I say this not to try and increase the negative energy, but because as a Thunderbird developer I see a lot of posts like this (usually about Thunderbird :). I don’t find them particularly helpful when I read them about Thunderbird, and I don’t think we want to set an example of these things. Because the potential irony of the situation is always that the reason Thunderbird’s feed reading is poor is because no effort has been given to improving it. And writing a rant any longer than a twitter post seems like a misuse of effort that could instead be channeled into actually improving things.

  2. Well, at least you clearly outlined the issue – not as good as actually providing suggestions on how to fix issues but better than most rants.

    Btw, at one point I was looking into fixing the Thunderbird bug you mentioned. Then I realized that this usually happens when an old blog post bubbles up in the feed due to being updated (many blogging systems consider adding tags an update though). The other scenario is when the post ID changes (some blogs are notorious for doing this). In both scenarios it is questionable whether the current Thunderbird behavior is wrong.

  3. Wladimir, are you saying that we should file a bug with the feed owner whenever this happens in Thunderbird (this seems to happen on the Amarok blog every time they add a post)? This thing has been bugging me for a while now in Thunderbird.

    The ‘reload content completely when switching tabs/messages’ thing it does is also kinda annoying, which means that I have to finish this post right now and can’t check on another message/post and come back to finish this reply.

    Otherwise TB is an excellent feed reader and an even better mail client.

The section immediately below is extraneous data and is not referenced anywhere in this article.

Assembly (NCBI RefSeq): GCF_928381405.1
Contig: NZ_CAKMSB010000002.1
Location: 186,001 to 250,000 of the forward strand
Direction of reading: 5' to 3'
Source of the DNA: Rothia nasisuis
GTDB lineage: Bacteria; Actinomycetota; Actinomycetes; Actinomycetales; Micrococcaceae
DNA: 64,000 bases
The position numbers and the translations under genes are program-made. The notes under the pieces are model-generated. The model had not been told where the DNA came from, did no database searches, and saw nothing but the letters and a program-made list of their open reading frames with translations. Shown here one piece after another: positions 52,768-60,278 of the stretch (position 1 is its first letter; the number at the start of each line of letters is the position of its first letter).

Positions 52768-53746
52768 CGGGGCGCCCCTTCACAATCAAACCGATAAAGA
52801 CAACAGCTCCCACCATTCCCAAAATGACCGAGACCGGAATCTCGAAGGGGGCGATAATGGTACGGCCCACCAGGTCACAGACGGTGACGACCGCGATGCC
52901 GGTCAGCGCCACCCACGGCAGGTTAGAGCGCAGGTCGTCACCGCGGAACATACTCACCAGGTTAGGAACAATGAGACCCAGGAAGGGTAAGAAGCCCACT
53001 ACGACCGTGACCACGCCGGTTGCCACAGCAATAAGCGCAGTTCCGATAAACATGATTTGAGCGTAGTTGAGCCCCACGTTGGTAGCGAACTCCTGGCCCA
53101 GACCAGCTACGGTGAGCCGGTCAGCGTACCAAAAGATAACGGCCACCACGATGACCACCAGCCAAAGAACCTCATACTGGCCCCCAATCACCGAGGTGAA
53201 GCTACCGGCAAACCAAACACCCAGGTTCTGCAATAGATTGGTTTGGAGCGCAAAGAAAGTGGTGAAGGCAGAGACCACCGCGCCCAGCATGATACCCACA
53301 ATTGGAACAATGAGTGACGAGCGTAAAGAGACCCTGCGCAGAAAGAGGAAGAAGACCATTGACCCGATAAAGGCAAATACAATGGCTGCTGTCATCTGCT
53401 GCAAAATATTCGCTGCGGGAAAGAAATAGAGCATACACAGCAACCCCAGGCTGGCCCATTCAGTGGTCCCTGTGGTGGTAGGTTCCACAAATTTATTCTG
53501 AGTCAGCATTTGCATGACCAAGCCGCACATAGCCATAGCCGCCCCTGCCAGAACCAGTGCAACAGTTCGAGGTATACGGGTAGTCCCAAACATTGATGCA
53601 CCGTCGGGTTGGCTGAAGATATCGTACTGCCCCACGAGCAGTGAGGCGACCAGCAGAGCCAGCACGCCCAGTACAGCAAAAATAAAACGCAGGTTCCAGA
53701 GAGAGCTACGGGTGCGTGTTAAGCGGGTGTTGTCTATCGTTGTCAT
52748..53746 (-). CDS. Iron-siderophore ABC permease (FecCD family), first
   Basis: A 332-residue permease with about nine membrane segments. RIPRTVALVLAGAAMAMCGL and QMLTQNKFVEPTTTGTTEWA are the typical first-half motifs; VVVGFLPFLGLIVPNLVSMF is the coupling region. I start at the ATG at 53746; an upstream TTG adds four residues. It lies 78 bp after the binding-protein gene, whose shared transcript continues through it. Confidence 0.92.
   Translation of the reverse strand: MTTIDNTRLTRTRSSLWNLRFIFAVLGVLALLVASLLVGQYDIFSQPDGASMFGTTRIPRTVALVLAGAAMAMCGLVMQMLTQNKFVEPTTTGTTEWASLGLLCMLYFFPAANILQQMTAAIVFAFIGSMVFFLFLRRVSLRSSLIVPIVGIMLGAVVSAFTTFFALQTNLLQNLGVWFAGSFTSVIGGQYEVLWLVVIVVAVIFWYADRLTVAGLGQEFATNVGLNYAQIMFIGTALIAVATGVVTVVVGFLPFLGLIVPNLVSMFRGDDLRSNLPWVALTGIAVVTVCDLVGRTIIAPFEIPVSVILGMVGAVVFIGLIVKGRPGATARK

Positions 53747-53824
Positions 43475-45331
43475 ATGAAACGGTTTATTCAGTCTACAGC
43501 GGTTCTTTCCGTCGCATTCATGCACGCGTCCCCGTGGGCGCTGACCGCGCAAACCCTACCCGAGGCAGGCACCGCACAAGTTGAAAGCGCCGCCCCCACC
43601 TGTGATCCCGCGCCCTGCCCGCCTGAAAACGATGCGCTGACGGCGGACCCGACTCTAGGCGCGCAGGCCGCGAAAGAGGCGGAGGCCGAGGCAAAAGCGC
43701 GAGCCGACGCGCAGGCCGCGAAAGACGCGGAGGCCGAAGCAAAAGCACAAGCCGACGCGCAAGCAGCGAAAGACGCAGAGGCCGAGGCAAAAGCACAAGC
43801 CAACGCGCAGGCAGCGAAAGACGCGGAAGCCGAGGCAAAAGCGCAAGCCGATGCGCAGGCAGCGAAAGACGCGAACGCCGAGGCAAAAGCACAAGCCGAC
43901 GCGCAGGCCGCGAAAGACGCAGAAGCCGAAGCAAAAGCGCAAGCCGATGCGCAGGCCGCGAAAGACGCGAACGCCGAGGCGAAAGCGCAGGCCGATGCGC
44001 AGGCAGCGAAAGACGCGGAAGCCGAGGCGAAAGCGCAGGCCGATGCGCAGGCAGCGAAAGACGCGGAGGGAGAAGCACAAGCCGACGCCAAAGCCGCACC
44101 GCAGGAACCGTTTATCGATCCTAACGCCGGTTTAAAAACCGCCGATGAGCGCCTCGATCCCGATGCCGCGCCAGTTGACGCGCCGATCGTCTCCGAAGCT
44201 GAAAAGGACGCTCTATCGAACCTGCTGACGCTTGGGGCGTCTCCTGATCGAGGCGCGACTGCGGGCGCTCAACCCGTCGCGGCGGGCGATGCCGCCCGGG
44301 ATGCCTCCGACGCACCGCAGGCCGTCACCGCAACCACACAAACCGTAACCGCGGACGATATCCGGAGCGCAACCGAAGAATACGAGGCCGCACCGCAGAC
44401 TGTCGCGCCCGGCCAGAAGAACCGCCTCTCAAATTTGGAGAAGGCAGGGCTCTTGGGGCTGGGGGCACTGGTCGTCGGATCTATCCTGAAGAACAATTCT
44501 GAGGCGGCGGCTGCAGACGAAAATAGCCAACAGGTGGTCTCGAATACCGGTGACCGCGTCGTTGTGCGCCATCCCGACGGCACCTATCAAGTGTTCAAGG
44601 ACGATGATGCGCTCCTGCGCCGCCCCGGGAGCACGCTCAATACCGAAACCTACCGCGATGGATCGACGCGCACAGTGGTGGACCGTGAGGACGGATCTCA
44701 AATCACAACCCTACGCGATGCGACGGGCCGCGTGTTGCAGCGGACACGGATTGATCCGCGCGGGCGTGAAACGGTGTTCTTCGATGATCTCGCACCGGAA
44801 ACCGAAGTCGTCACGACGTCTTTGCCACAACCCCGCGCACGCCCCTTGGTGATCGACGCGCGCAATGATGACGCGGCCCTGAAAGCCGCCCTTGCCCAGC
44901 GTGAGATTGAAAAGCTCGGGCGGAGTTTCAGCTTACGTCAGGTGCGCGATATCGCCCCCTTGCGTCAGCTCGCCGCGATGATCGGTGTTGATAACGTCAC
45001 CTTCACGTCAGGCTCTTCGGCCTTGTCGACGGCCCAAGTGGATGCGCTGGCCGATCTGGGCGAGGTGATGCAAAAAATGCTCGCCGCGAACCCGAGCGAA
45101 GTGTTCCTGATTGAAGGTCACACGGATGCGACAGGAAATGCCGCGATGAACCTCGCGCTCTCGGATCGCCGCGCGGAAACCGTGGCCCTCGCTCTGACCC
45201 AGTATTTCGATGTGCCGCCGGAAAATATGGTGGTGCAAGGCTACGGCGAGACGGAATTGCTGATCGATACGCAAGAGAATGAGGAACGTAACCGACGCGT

PS: tried posting this from within Thunderbird, but that didn’t work :(

  4. Andrew: a fair point. In fact, re-reading it, the thing I said which I perhaps shouldn’t was what my generalization about Thunderbird. As Wladimir says, this post outlines the issues with Liferea; but it just takes a cheap shot at Thunderbird. And that probably wasn’t wise. But consistent with that, I would say that ‘liferea feed reading FAIL’ would be far less helpful than the above. If anyone from liferea read it, they would just feel that I’d insulted their software without being in any way constructive.

    The rant is IMO a sort of literary genre in free software. Writing one is a way of letting off steam, and in no way means that one is not open to constructive dialog with the authors of the software in question. Of course, they should not be the predominant form of anyone’s literary output!

    In case it’s not clear, I’d be happy to engage with the liferea authors to help them work on their usability. I do want it to get better :-)

  5. jonne, I don’t see where I said anything like this. If that issue happens frequently with that blog then you should probably first discuss it with whoever is running that blog. Maybe they have some broken load balancing in place and post guids alternate between two variants (or one of the mirrors simply updates later than the other making Thunderbird think that the post was deleted again). Maybe they edit the posts after publishing them and that changes something. Thunderbird wouldn’t show posts twice without a reason.

  6. Thanks for the rant. As Liferea project leader I of course find it interesting to read. You put the finger on some burning topics other users see as problems too, while I personally do not encounter those problems at all because I use the program totally different. Actually I do not care about lost items as I use the news reader to generally skim through a lot of information while opening stuff in tabs/or add bookmarks, so that I cannot loose the relevant content.

    From the developer point of view I can say: none of our developers is missing the feature and nobody ever contributed a back-button in four years. So actually we didn’t implement a browser without a back-button, you just expected one. Our primary use case is a news skimming application, not a full-featured stateful browser.

    Nonetheless to avoid frustration I believe a item selection history is not that complicated and we should implement it in the next time as it allows users recovering from mistakes which is important for usability.